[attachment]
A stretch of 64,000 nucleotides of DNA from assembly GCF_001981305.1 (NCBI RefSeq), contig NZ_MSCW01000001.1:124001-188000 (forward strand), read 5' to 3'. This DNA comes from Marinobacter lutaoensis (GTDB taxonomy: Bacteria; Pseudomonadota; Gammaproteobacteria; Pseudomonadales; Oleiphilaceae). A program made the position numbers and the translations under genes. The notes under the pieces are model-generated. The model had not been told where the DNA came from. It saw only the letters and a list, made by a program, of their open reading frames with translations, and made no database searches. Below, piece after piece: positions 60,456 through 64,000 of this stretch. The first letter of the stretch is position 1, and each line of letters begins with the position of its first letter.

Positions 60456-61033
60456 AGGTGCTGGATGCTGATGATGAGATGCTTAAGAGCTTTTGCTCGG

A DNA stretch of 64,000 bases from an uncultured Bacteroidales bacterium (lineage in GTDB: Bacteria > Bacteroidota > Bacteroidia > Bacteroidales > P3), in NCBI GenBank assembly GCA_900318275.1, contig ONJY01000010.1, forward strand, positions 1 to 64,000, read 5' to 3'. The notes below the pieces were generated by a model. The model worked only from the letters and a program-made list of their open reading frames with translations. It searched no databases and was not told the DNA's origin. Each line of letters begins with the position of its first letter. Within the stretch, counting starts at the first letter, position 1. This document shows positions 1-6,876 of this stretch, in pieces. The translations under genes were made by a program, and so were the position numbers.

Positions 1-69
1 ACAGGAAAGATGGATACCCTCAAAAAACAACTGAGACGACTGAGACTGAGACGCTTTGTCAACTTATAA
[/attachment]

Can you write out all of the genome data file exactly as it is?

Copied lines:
A stretch of 64,000 nucleotides of DNA from assembly GCF_001981305.1 (NCBI RefSeq), contig NZ_MSCW01000001.1:124001-188000 (forward strand), read 5' to 3'. This DNA comes from Marinobacter lutaoensis (GTDB taxonomy: Bacteria; Pseudomonadota; Gammaproteobacteria; Pseudomonadales; Oleiphilaceae). A program made the position numbers and the translations under genes. The notes under the pieces are model-generated. The model had not been told where the DNA came from. It saw only the letters and a list, made by a program, of their open reading frames with translations, and made no database searches. Below, piece after piece: positions 60,456 through 64,000 of this stretch. The first letter of the stretch is position 1, and each line of letters begins with the position of its first letter.

Positions 60456-61033
60456 AGGTGCTGGATGCTGATGATGAGATGCTTAAGAGCTTTTGCTCGG

A DNA stretch of 64,000 bases from an uncultured Bacteroidales bacterium (lineage in GTDB: Bacteria > Bacteroidota > Bacteroidia > Bacteroidales > P3), in NCBI GenBank assembly GCA_900318275.1, contig ONJY01000010.1, forward strand, positions 1 to 64,000, read 5' to 3'. The notes below the pieces were generated by a model. The model worked only from the letters and a program-made list of their open reading frames with translations. It searched no databases and was not told the DNA's origin. Each line of letters begins with the position of its first letter. Within the stretch, counting starts at the first letter, position 1. This document shows positions 1-6,876 of this stretch, in pieces. The translations under genes were made by a program, and so were the position numbers.

Positions 1-69
1 ACAGGAAAGATGGATACCCTCAAAAAACAACTGAGACGACTGAGACTGAGACGCTTTGTCAACTTATAA